Temporal Moment Localization is a challenging multi-modal task which aims to identify the start and end timestamps of a moment of interest in an input untrimmed video, given a query in natural language. Solving this task correctly requires understanding the temporal relationships in the entire input video, but processing such long inputs and reasoning about them is memory and computationally expensive. In light of this issue, we propose Stochastic Bucket-wise Feature Sampling (SBFS), a stochastic sampling module that allows methods to process long videos at a constant memory footprint. We further combine SBFS with a new consistency loss to propose Locformer, a Transformer-based model that can process videos as long as 18 minutes. We test our proposals on relevant benchmark datasets, showing that not only can Locformer achieve excellent results, but also that our sampling is more effective than competing counterparts. Concretely, SBFS consistently improves the performance of prior work, by up to 3.13% in the mean temporal IoU, leading to a new state-of-the-art performance on Charades-STA and YouCookII, while also obtaining up to 12.8x speed-up at testing time and reducing memory requirements by up to 5x.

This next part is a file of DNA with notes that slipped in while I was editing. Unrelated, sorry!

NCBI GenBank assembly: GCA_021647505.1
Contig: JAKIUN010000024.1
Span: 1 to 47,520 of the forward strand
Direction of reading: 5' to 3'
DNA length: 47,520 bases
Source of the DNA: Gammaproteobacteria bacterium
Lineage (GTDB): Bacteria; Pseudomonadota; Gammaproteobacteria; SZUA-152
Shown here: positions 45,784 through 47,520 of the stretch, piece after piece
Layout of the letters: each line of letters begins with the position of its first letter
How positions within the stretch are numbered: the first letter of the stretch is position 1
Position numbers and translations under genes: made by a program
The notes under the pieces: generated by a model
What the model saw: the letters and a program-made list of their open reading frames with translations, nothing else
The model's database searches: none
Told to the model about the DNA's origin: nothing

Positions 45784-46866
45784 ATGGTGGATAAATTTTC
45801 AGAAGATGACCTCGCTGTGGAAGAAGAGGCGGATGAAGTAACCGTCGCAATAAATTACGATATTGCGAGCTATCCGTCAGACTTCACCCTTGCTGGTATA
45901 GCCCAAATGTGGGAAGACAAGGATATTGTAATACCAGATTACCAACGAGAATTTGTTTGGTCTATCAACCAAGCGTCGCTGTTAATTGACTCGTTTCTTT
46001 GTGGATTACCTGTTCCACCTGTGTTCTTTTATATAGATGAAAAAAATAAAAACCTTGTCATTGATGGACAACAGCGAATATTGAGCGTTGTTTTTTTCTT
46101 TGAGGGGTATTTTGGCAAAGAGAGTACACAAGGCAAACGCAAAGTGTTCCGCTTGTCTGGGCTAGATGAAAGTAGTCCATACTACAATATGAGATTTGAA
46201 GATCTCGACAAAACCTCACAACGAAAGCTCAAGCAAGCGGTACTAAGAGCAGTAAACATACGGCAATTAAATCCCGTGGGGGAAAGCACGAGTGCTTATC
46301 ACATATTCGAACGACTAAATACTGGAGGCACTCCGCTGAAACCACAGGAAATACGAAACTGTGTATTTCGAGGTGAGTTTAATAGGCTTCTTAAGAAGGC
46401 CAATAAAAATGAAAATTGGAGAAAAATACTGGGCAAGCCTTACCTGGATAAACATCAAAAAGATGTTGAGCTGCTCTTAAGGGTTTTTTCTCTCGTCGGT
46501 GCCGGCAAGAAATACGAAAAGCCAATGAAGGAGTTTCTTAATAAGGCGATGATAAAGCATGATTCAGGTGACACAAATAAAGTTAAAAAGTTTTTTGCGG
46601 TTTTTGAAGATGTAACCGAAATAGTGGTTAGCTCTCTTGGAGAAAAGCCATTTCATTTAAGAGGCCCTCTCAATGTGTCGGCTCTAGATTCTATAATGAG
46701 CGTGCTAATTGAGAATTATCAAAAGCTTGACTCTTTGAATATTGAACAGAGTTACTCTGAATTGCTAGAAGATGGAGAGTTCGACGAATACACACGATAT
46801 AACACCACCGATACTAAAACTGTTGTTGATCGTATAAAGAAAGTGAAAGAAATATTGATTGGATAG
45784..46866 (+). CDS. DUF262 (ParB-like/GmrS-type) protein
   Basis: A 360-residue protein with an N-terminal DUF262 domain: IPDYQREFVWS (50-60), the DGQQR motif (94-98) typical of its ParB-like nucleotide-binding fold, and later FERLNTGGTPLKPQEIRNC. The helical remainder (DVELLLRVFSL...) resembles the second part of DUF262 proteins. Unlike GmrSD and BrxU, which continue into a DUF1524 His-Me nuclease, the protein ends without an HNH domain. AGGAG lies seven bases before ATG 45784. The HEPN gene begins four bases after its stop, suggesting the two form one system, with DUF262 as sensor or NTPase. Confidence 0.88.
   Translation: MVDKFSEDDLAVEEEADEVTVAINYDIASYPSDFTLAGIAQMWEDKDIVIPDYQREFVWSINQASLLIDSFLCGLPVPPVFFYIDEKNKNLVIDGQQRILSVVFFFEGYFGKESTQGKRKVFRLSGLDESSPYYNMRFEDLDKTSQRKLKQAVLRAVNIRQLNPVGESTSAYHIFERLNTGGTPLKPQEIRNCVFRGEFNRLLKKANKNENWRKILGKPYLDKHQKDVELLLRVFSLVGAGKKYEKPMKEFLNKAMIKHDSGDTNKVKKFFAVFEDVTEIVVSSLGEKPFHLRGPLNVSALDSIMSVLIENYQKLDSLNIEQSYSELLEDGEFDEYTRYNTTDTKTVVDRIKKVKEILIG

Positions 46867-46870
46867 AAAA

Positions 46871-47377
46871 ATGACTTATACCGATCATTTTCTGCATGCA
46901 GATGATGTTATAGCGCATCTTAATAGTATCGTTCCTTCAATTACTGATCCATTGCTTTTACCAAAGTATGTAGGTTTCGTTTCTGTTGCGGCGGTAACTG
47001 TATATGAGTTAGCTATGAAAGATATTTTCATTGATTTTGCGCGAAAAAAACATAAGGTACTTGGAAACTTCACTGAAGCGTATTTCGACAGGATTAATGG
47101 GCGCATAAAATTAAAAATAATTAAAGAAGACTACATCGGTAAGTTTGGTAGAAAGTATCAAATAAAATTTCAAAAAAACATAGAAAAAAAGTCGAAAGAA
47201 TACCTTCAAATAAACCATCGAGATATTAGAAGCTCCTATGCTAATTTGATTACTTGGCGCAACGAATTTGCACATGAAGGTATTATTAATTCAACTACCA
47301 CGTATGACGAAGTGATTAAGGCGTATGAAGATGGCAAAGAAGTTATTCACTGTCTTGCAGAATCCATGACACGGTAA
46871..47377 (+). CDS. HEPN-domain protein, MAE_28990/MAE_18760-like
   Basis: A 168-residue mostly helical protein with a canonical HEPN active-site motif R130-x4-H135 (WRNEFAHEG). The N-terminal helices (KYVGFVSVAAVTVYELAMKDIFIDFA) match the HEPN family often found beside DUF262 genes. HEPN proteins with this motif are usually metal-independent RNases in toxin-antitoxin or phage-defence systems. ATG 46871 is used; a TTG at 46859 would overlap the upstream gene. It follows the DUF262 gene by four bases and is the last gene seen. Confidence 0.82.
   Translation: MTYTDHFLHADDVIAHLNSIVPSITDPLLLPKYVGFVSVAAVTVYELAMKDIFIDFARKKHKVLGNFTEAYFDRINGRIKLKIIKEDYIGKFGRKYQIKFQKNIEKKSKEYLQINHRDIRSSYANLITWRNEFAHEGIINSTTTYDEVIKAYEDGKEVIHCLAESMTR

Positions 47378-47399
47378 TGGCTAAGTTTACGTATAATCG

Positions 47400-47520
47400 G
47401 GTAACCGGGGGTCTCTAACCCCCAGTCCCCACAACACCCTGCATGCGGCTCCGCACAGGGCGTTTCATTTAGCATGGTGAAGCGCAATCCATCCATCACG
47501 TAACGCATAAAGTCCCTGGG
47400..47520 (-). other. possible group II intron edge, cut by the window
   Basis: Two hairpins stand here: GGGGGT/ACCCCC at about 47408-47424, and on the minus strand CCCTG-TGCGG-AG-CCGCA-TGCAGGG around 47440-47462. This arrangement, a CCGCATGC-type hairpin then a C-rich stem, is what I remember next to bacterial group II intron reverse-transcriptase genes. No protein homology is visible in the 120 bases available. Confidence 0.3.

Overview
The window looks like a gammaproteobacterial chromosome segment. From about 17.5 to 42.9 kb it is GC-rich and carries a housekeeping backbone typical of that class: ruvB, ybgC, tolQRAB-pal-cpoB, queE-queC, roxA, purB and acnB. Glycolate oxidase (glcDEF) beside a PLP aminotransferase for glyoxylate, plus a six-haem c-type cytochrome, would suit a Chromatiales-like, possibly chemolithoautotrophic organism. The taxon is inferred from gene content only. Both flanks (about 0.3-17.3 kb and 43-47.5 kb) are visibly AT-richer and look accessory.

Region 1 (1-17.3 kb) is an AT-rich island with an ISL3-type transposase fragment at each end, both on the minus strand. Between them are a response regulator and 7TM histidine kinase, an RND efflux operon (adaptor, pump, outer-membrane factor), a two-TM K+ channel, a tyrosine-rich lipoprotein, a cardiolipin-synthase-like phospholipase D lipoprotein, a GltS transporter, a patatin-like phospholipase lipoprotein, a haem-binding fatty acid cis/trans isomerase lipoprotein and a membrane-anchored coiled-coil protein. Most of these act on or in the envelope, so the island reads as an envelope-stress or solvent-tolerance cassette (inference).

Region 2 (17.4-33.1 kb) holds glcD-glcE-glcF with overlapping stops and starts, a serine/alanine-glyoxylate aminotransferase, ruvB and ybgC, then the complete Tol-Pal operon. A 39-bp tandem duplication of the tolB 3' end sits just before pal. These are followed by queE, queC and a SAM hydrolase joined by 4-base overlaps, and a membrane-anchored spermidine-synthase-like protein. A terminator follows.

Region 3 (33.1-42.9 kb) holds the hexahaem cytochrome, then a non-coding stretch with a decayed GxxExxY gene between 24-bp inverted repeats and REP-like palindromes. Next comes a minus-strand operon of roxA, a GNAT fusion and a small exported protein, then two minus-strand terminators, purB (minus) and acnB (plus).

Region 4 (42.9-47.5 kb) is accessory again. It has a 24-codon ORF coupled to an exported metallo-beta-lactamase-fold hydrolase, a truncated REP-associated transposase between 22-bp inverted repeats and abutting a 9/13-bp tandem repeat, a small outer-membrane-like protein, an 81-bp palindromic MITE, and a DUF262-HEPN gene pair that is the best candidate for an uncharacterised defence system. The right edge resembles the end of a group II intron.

Existing image captioning models do not generalize well to out-of-domain images containing novel scenes or objects. This limitation severely hinders the use of these models in real world applications dealing with images in the wild. We address this problem using a flexible approach that enables existing deep captioning architectures to take advantage of image taggers at test time, without re-training. Our method uses constrained beam search to force the inclusion of selected tag words in the output, and fixed, pretrained word embeddings to facilitate vocabulary expansion to previously unseen tag words. Using this approach we achieve state of the art results for out-of-domain captioning on MSCOCO (and improved results for in-domain captioning). Perhaps surprisingly, our results significantly outperform approaches that incorporate the same tag predictions into the learning algorithm. We also show that we can significantly improve the quality of generated ImageNet captions by leveraging ground-truth labels.